But while still on the river, Mild Eye, the gypsy who nearly caught them before, discovers them. The Clock family is trapped; as none of them can swim.

The Borrowers Aloft

Borrowers: Book 4

Mary Norton

With the help of their friend Spiller, the Clock family have relocated to the miniature village of Little Fordham, where everything is perfectly scaled to Borrower size. However, they are soon discovered by Miss Menzies, a kind but eccentric human woman, who reveals their existence to the village's creator, Mr Pott. Miss Menzies and Mr Pott agree between themselves to keep the Borrowers a secret, while they also prepare a special, functioning miniature cottage for them.

Meanwhile, the Platters, a married couple who own a rival model village, learn of the Borrowers' existence. Fearing their own model village will be ruined, as they cannot compete with a model village with live occupants, the Platters kidnap the Clock family and keep them in an attic, planning to show them after building a see-through, escape-proof miniature house in which to display the tiny family. The Clocks are horrified at their fate, but escape seems impossible.

Imprisoned through the winter, Arrietty amuses herself by reading old newspapers. After Arrietty discovers a series of articles on hot-air balloons, she and her father race the clock to build a functional Borrower-size balloon before they are trapped forever. With their balloon, the family escapes the attic, but, realizing they cannot return to Little Fordham, they again strike out in search of a new, safe home.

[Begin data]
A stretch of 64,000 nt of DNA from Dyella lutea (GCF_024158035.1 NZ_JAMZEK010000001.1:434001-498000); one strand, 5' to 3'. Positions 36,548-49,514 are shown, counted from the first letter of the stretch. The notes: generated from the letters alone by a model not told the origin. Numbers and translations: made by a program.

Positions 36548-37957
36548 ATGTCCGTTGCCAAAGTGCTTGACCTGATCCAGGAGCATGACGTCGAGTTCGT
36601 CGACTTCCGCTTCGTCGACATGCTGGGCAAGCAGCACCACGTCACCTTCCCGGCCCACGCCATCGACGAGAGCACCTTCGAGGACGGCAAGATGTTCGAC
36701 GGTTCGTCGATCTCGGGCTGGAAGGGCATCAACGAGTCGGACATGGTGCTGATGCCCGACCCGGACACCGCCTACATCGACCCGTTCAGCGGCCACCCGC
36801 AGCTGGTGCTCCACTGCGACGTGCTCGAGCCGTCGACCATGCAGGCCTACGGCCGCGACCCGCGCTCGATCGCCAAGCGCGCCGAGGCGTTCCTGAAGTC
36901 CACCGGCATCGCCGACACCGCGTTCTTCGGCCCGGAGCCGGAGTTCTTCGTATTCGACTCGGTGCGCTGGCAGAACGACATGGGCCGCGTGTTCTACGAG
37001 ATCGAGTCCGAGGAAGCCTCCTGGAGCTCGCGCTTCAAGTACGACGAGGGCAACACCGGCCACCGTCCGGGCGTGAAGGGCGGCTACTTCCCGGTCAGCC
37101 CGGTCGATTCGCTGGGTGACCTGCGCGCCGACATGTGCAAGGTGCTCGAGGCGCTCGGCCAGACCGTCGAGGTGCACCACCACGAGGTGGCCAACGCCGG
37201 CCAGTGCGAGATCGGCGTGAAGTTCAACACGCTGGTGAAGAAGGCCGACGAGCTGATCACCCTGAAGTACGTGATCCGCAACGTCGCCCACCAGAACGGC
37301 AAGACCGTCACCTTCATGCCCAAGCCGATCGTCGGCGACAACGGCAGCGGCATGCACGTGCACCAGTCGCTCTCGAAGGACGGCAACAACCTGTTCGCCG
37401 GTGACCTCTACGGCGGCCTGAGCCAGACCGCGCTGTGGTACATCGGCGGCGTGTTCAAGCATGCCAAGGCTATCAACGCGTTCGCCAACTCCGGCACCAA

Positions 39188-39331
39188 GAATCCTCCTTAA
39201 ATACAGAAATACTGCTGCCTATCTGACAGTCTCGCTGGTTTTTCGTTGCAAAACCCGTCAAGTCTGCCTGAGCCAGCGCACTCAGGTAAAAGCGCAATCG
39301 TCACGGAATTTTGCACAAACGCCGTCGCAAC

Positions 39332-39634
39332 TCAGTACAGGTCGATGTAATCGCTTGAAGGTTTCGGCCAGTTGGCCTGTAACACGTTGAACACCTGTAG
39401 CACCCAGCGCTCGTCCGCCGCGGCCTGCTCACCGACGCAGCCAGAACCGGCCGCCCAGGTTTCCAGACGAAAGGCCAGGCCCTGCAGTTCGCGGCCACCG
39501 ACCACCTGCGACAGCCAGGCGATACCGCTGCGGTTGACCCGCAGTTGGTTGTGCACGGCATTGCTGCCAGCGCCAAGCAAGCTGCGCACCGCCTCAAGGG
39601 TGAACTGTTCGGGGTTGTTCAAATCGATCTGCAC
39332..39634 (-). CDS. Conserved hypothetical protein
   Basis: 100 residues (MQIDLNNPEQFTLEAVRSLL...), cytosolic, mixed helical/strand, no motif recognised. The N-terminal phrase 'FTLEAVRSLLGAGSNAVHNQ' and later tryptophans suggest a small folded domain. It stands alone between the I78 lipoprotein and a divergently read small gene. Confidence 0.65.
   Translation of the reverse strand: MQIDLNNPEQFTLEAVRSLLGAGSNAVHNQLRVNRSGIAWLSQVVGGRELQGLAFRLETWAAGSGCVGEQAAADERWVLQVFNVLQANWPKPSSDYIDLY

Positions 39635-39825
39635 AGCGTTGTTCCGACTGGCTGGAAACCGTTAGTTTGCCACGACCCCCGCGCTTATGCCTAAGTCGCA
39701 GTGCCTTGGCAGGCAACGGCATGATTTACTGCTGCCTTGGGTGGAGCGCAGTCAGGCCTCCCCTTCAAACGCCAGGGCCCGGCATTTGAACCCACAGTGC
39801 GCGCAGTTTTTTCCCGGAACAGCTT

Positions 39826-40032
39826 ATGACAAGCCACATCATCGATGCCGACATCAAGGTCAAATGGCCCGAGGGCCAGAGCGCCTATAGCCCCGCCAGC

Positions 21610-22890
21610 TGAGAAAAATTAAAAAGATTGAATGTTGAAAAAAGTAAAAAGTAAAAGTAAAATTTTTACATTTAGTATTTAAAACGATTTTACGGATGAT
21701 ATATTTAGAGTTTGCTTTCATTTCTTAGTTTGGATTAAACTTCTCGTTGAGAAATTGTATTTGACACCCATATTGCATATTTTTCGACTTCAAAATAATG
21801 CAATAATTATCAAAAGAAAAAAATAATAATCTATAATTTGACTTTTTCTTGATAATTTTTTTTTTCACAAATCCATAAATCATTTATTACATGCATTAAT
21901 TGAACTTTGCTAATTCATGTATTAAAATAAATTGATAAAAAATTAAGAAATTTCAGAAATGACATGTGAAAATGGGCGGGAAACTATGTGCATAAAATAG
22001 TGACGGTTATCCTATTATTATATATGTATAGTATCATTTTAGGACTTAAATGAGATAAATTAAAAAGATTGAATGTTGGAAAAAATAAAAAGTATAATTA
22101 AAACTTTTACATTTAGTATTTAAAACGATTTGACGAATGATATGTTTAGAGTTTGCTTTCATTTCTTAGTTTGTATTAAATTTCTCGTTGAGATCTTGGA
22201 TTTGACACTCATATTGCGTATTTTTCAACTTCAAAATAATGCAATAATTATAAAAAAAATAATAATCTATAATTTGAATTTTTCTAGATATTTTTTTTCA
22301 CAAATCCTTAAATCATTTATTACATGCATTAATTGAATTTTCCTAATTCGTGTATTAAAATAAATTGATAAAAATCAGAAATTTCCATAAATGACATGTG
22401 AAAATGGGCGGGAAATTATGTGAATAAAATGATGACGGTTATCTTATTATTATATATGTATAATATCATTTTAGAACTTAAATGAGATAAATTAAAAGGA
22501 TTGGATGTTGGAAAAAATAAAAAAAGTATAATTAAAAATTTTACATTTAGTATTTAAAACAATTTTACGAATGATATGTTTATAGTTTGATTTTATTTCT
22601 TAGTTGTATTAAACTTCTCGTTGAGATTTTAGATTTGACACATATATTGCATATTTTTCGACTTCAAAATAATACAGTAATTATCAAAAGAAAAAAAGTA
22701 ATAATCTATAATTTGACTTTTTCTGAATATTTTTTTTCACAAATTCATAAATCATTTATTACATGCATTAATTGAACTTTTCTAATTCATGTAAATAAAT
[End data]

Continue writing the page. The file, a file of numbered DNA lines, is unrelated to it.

The Borrowers Avenged

Borrowers: Book 5

Mary Norton

The Borrowers Avenged details the events following the escape of the tiny Clock family from the attic of the scheming humans Mr and Mrs Platter and their search for a new home. After returning to the Little Fordham model village, the Clocks set out in Spiller's boat for their new home, the rectory of the local church. They make a night journey down the river, barely missing the Platters who are looking for them. When they arrive at the rectory they discover that their relatives Lupy, Hendreary and Timmus are living in the church next door. Arrietty also meets another borrower named Peagreen Overmantel who shows them a place to live under a window seat.

The Clocks settle in comfortably and Arrietty is allowed to go outside and do all of the borrowing for the two borrower families. She discovers that her human friend Miss Menzies goes to the church to arrange flowers, but she is forbidden to speak to her. The Platters, having severely damaged the model village in their hunt for the borrowers, decide to use one of Homily's old aprons to help the local "finder" Lady Mullings locate the borrowers. Miss Menzies recognizes the apron and becomes suspicious. Meanwhile, the Platters spot Timmus in the church and break in after hours to catch him, but they accidentally ring the church bells and are caught by the humans in suspicious circumstances.